ARTIST: LAURA JANE GRACE & THE DEVOURING MOTHERS
TITLE: BOUGHT TO ROT
WORDS: BECTON SIMPSON
When Laura Jane Grace first announced her new side project Laura Jane Grace & The Devouring Mothers, the response was one of both excitement and apprehension, with some fans worried this would signal the end of Against Me! or that perhaps new music from them would be less forthcoming, some questioning why she needed a new outlet when she already had AM! The band’s highly anticipated debut ‘Bought To Rot’ lays those fears to rest, and explains, musically, why The Devouring Mothers are a thing. A delightful collection of varying sounds and styles, TDM are different from Against Me! but without compromising any of Laura’s no nonsense punk attitude, a necessary project for her to explore varying facets of her personality and tinker with different genres without taking AM! in a completely different direction.
On ‘Bought To Rot’, Laura offers up a musically diverse and beautiful 14 tracks along with AM! buddies Atom Willard (drums) and Marc Jacob Hudson (on bass here but the sound guy for AM!), opening up with ‘China Beach’. With an angry, grungy chorus like early Nirvana, and some in-your-face aggro chit chat vocals over the top; it sets the tone from the offset – a track that’s going to sit well with AM! fans and hook them right in for the rest of the listening party. There’s others which would sit very well amongst the Against Me! catalogue too, particularly something like lead single ‘Apocalypse Now (& Later)’. Quite reminiscent of early AM!, it’s probably the one that most people will be familiar with. Exploring the concept of witnessing the apocalypse hand in hand with the person you love, it’s oddly positive for watching the world burn and has a pit ready singalong chorus.
“A delightful collection of varying sounds and styles, TDM are different from Against Me! but without compromising any of Laura’s no nonsense punk attitude”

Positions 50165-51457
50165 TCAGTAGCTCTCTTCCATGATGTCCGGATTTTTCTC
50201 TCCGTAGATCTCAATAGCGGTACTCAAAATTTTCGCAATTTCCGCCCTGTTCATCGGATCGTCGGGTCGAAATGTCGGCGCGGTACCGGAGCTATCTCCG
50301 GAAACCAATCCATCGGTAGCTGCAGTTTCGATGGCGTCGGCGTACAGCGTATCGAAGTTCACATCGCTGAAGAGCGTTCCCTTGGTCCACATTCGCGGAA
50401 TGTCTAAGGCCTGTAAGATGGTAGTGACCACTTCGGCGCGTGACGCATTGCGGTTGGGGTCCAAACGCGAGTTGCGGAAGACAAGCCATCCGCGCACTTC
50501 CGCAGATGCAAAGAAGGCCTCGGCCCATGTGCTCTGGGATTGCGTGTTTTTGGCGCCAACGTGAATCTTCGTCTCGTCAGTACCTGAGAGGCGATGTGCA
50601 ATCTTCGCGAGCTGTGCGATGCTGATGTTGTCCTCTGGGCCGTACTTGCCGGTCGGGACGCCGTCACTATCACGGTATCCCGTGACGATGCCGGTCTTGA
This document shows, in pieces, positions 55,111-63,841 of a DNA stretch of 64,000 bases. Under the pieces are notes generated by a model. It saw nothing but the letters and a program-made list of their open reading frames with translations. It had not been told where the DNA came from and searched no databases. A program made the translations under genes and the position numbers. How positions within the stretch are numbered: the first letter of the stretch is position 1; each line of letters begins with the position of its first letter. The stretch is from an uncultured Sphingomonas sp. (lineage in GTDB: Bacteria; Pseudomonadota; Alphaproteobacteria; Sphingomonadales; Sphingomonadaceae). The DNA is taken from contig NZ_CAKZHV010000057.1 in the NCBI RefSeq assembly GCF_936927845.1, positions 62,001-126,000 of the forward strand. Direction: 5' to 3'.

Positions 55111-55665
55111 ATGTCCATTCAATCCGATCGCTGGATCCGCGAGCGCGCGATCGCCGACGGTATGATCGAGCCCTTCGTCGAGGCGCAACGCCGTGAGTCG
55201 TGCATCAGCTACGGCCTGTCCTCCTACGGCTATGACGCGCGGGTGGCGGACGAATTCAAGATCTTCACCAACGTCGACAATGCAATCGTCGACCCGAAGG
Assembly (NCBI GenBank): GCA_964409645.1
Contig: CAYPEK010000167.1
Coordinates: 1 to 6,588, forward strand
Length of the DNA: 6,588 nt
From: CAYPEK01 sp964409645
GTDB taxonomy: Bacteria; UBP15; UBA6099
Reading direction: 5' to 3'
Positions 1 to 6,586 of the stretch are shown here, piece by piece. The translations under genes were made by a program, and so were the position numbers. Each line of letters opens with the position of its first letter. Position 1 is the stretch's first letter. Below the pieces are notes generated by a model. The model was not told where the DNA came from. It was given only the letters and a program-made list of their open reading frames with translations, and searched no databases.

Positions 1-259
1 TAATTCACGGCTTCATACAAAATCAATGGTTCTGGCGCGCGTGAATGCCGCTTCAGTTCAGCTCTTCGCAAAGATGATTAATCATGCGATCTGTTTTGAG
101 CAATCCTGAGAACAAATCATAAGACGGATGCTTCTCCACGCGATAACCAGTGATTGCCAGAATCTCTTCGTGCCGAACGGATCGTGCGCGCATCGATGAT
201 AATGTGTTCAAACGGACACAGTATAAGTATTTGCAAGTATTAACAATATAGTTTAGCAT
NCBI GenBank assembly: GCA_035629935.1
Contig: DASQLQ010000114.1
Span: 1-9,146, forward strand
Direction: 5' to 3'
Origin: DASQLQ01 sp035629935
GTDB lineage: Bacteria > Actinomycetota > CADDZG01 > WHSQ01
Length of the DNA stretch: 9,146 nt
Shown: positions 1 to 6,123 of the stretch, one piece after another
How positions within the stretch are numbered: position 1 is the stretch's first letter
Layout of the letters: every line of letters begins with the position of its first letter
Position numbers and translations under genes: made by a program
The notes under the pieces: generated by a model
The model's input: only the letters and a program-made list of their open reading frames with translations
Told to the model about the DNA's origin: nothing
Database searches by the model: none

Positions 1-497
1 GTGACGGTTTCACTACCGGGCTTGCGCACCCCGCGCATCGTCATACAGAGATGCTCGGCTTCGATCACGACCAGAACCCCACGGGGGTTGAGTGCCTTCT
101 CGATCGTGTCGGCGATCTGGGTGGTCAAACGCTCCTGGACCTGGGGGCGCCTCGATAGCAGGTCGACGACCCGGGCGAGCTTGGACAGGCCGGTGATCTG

Much of the album, however, was heavily inspired by Laura’s long time passion for Tom Petty and more specifically, ‘Full Moon Fever’, the first album she ever bought. Following in the naming style of Petty’s ‘The Apartment Song’ on aforementioned ‘Full Moon Fever’, a lot of the titles on ‘Bought To Rot’ follow that same theme. Here we have ‘The Airplane Song’, ‘The Friendship Song’, ‘The Acid Test Song’, ‘The Hotel Song’ and ‘The Apology Song’. Talk about taking a theme and running with it! Just goes to show the Petty inspiration runs deep through this album, not simply in terms of musical style, although there’s plenty of that too. Stuff like ‘Screamy Dreamy’ is like Tom Petty meets post-hardcore. There’s delicate, pretty parts, juxtaposed with cascading, heavy guitar sounds and harsh vocal sounds. It works. There’s a similar vibe on ‘The Hotel Song’ which begins soft and folky, building to a much heavier crescendo, whereas tracks such as ‘The Airplane Song’ and ‘Valeria Golina’ feature some masterful storytelling, the former a tale of lost love and heartache over a cheerful beat and jangly guitars and a catchy hook. It’s a jilted love song, both upbeat and sad at the same time, whereas the latter is a gutsy rocker mocking a former lover’s bedroom performance with bitterness and sarcasm. Doesn’t get much more punk than that.
Actually yes, it does. There’s ‘I Hate Chicago’. Delving into Laura’s somewhat fracturous relationship with Chicago, where she now lives, the track is vitriolic, angry and comic, littered with plenty of liberal swears and details of each specific thing she hates about Chicago. It starts off with the same kind of aggressive punk energy of something like Frank Carter’s ‘I Hate You’, but in the last quarter of the track, things even out a little, with Laura becoming more reflective in her distaste of the city, showing it more of a love/hate relationship than an all out hate. (After all, she does still live there).
“This review could easily have been much longer; there’s something interesting to unpack and check out on every song”
‘Manic Depression’ is an important, heartfelt and truthful song about, unsurprisngly, depression. It goes in pretty deep about what it feels like and how it materialises itself, which will undoubtedly be relatable to the audience and something else to add to the crucial ongoing dialogue over mental illlness in the music scene. The album ends on another thoughtful number, out and out ballad ‘The Apology Song’, a slower, acoustic number yet still with a bit of bounce. It’s a beautiful closer to a kick ass album which has a song for every mood and holds up to repeated listens. This review could easily have been much longer; there’s something interesting to unpack and check out on every song, and yes, it probably could have been an Against Me! album, but you can see why it wasn’t. It works better that it wasn’t. The Devouring Mothers are a separate entity with their own worth and their own stories to tell, and we hope the project sticks around – we can’t wait to hear some of these tracks live on tour!
‘Bought To Rot’ is out now via Bloodshot Records.